One of the right's favorite scary stories is the one about voter fraud. Sure, neither party needs to be reminded that every vote counts, or that important elections can be very, very close. But while the left and libertarians have been focused on the potential perils of black-box electronic voting, Republicans have kept up a steady drumbeat for state- or nation-wide voter ID cards. The basic idea is to create a small barrier to voting in exchange for the elimination of sneaky behavior at the ballot box—in North Carolina, our own Virginia Foxx (R-5) was trying to drum up support for a national voter ID card last year. But voting is a fundamental right, and every impediment to an individual's freedom to exercise their right to vote must come with a very good reason.
Enter the zombie voter, who rises from his eternal slumber every November to cast a ballot and derail a fair and free election. "Some bad actors are out there," goes the thinking, "over-voting and messing with the process." If it's true, then it's some evidence that the current system isn't secure enough and that Republicans are right about the need for a stronger ID requirement.
Michelle Malkin's blog today contained the following: "Jim Hoft sees dead people...voting. Everywhere." That text came with a link to this blog which contained a list of states in which the dead are voting. I clicked on North Carolina, then followed another link (that seems to have stopped working today) and ended up with—a true life tale about a ballot cast by a dead person! Foxx was right! Right?
Not really. It's a story about a North Carolina woman who cast an absentee or early ballot, and then died before election day. So, while it's true that she was no longer living when her vote was counted, it's not at all a tale of voter fraud. In fact, you'd be hard pressed in most states to identify more than a handful of recent cases of voter impersonation—the kind of fraud conservatives claim to be defending us from.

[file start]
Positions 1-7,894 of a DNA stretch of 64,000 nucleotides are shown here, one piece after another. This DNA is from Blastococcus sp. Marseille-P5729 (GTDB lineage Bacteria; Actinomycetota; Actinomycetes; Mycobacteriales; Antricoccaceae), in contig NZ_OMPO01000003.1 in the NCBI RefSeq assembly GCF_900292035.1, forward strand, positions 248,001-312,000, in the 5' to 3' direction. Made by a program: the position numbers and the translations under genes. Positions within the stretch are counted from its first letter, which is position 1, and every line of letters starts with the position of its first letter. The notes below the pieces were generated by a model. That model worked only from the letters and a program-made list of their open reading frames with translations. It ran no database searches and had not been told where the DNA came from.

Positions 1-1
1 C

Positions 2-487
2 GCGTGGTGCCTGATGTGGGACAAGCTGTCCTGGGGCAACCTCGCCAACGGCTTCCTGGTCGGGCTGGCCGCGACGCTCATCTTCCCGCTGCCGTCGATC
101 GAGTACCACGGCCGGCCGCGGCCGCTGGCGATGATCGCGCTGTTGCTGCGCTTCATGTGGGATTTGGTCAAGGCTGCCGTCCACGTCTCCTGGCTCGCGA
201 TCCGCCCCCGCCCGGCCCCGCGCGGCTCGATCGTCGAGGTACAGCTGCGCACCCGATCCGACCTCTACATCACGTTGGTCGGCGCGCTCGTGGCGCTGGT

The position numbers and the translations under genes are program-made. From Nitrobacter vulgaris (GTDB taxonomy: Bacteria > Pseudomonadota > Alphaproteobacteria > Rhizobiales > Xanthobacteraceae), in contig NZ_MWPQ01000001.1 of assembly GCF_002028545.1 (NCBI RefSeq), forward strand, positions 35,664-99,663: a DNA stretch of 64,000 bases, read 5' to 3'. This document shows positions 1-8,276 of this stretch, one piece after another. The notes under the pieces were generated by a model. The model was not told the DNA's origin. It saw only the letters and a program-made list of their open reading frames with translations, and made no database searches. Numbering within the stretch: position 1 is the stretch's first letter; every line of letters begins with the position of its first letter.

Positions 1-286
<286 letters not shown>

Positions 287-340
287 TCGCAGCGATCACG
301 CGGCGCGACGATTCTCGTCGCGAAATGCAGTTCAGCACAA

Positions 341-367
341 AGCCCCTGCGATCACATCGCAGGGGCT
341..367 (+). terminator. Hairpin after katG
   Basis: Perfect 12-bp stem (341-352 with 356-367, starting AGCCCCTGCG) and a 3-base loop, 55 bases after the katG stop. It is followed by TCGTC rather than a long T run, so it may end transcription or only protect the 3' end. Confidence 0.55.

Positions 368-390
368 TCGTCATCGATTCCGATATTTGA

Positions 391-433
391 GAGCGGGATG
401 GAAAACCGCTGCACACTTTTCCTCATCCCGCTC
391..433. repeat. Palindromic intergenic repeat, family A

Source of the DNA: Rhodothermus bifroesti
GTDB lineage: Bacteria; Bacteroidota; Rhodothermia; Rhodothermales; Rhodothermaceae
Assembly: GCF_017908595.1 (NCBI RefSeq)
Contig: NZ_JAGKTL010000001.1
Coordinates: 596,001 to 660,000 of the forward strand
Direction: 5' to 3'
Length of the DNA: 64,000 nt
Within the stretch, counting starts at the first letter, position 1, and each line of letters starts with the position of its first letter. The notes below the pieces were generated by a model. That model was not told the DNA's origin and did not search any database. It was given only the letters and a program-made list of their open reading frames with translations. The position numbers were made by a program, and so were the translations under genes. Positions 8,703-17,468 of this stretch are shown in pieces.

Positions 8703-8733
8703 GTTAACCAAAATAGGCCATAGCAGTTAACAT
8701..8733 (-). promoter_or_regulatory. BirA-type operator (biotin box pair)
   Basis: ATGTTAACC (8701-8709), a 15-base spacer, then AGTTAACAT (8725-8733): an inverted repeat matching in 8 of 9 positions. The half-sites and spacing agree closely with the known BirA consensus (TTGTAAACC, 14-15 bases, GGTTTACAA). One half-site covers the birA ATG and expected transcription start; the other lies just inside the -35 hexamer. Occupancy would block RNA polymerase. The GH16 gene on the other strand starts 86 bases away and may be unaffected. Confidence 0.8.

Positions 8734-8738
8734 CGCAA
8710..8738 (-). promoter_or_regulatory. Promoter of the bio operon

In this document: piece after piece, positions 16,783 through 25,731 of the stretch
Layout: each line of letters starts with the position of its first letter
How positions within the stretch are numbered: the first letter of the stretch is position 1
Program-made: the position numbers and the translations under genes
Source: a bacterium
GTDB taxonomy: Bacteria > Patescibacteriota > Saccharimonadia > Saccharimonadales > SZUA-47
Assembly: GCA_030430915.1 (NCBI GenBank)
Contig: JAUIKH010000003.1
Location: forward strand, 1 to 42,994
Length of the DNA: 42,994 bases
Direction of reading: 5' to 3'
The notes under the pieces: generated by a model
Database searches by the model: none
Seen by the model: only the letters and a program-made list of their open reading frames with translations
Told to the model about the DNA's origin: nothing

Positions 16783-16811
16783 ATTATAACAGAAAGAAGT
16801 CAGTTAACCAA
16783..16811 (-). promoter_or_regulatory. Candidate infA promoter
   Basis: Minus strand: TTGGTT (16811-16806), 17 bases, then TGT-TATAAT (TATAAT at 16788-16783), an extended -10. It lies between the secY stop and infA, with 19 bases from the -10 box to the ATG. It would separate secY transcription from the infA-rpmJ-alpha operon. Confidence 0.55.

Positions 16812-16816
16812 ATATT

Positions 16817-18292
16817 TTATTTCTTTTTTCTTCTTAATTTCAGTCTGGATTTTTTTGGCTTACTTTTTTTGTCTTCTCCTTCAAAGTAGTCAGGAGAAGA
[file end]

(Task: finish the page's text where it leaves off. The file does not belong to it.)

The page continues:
Why are Republicans telling these scary stories? Because they want what every political group wants—an edge in the next election. What's wrong with this plan is that it works by quietly disenfranchising the very poor, who traditional vote for Democrats. What's so sneaky about it is that it's hard for most of us to understand that there are people among us that don't have drivers' licenses, who can't get to a government ID station, and to whom the $10 or $20 ID processing fee is a lot of money. Republicans figure that most of us won't notice or care when these people stop voting.
There is heartening news: in our peachy neighbor to the South (not South Carolina, but the other one), a state law that would require ID to vote is being challenged in the federal courts. Judge Murphy in the Northern District of Georgia recently put a stop to enforcement of the law pending the outcome of the case (order - PDF), and the Eleventh Circuit refused to overturn that decision (order - PDF). (For a shorter run-down on what's wrong with the Georgia law, check out this Election Law Blog entry.) Hopefully these courts will stand up for the principle that any plan to suppress voter fraud should respect the right of every American to cast a ballot.
Zombies or no zombies.
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